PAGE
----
With the government announcing that people will no longer need to isolate after contracting COVID-19, this raises concerns about employees choosing to ‘soldier on’ and infect their colleagues as a result.
At a recent national cabinet meeting, the leaders of the states and territories agreed that from 14 October 2022 people infected with COVID-19 no longer need to isolate.
The period of mandatory isolation after testing positive was recently reduced from seven to five days, but it will now be removed altogether.
However, some rules will remain in place for those working in high-risk settings, such as aged care, disability care, Aboriginal healthcare and hospital sectors. These workers will not be able to return to work for five days after testing positive. Reflecting this, government support payments will continue for eligible employees in those sectors.
Notwithstanding the removal of the obligatory isolation period, the official health advice for people who test positive and have symptoms is to work from home and avoid attending the workplace.
The removal of the mandatory isolation period raises the prospect of employees attending work while infected, even if they are displaying symptoms, as it’s unlikely that everyone will follow suggested health advice.
This means employers will need to consider their own internal policies and procedures around managing COVID-19-infected employees.
As noted above, for employers in high-risk environments dealing with the elderly, sick or vulnerable, the consideration will be relatively straightforward. COVID-19-positive employees are prohibited from returning to work for five days and those who attempt to do so should be directed to go home immediately.
But what about other sectors?
What should HR do if employees choose to ‘soldier on’?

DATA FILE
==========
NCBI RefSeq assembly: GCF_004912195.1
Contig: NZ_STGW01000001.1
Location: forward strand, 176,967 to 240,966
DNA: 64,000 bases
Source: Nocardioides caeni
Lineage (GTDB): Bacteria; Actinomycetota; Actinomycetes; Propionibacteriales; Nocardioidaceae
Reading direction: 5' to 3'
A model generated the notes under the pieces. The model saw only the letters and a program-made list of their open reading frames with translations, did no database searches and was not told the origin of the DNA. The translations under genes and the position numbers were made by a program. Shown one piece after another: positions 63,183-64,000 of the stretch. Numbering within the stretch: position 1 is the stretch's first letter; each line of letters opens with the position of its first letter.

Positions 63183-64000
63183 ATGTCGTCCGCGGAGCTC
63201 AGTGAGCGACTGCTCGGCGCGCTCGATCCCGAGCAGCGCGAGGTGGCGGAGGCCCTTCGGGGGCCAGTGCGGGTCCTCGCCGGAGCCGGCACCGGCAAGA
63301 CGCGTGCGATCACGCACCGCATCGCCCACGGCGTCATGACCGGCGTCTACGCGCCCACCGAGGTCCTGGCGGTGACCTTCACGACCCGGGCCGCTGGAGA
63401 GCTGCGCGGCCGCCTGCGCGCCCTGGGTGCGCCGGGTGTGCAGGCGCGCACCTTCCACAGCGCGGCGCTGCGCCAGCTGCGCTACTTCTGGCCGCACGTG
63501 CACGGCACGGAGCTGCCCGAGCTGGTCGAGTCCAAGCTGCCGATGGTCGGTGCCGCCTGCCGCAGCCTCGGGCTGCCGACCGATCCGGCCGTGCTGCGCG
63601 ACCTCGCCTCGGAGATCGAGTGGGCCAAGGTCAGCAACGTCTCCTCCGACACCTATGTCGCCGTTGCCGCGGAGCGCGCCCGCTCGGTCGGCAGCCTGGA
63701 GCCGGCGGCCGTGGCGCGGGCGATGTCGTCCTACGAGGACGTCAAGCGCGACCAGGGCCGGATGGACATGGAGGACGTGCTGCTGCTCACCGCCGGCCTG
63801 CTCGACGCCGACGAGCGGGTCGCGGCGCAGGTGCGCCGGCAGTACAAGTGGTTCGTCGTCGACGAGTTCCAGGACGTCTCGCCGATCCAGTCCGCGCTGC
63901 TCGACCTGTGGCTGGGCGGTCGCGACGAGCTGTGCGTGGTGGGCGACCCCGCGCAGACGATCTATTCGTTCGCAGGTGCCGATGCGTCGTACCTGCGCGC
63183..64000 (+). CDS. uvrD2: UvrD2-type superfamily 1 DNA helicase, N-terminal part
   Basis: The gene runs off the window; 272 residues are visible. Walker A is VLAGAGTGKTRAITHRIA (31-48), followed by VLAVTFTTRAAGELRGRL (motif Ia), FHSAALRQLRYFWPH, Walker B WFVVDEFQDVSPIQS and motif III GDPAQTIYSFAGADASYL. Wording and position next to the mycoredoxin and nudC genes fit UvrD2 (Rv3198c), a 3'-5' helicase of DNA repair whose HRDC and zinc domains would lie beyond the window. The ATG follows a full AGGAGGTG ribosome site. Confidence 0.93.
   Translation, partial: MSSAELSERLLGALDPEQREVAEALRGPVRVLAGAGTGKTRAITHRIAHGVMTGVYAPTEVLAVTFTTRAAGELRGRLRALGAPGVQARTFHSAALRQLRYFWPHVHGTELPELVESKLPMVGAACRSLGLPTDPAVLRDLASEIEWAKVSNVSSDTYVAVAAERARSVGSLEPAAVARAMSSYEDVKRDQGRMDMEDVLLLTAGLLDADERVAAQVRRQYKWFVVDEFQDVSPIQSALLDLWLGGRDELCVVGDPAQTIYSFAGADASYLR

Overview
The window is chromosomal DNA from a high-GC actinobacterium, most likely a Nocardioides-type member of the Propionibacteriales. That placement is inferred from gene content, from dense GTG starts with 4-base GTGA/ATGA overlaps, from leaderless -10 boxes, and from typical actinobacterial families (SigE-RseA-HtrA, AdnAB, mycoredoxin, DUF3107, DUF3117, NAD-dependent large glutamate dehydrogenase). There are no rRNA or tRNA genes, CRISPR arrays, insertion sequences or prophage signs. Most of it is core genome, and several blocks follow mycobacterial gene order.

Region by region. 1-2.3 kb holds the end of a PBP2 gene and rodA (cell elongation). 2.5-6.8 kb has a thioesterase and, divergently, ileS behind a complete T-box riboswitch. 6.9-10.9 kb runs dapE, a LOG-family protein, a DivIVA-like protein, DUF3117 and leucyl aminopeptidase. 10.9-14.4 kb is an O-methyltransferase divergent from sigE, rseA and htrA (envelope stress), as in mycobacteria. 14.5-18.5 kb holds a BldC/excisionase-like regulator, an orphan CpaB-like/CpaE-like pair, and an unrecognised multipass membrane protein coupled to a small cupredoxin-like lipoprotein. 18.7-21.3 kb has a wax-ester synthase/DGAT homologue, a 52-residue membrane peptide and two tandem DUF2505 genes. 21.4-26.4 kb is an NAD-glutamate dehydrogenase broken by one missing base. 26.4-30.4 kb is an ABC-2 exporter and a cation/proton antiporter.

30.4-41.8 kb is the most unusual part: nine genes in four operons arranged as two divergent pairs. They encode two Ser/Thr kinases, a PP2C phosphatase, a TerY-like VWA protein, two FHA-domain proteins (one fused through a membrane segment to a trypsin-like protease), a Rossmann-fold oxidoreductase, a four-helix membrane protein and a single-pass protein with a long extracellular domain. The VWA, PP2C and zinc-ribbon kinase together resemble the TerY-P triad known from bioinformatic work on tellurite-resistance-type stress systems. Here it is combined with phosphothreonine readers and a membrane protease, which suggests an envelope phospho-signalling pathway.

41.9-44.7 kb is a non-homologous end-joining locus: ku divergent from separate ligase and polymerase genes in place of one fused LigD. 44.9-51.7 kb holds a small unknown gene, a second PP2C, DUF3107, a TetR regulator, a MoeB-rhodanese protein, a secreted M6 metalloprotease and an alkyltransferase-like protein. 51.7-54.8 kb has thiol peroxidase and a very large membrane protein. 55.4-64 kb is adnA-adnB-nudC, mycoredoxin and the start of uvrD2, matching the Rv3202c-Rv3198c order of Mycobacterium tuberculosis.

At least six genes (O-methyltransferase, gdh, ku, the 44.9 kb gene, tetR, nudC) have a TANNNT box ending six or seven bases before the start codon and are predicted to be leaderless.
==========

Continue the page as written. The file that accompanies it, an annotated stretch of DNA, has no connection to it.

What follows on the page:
The famous slogan of a medication brand, ‘Soldier On’, is now largely regarded as a misguided message to workers who are unwell. However, some may still see it as a badge of honour and turn up to work even if infected with COVID-19 and symptomatic. We only have to look back at how certain employees acted when infected with a common cold or flu pre-pandemic to see this.
What can employers do in such situations?
While much depends on the circumstances of the specific workplace and the risks associated with COVID-19 transmission, there are some general observations that can be made.
Employers have an obligation to maintain a safe workplace, including addressing risks to health and safety. While affected employees might argue they can attend work because the government does not prevent it, that is not the full story.
“While affected employees might argue they can attend work because the government does not prevent it, that is not the full story.” – Michael Byrnes, Partner, Swaab
As with mandatory vaccination policies, employers are allowed to adopt policies that go beyond those prescribed by the government. However, challenges could arise from the effective application and enforcement of such rules. Given the changes in mandatory isolation are imminent, it is timely for employers to consider the approach they will adopt.
Where an employee is COVID-19 positive and displaying symptoms turns up to work, employers have a strong basis to direct the employee to go home. Where the employee can work from home, they could then be directed to do so and to not return to the workplace until they are, at the very least, asymptomatic.
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The payment question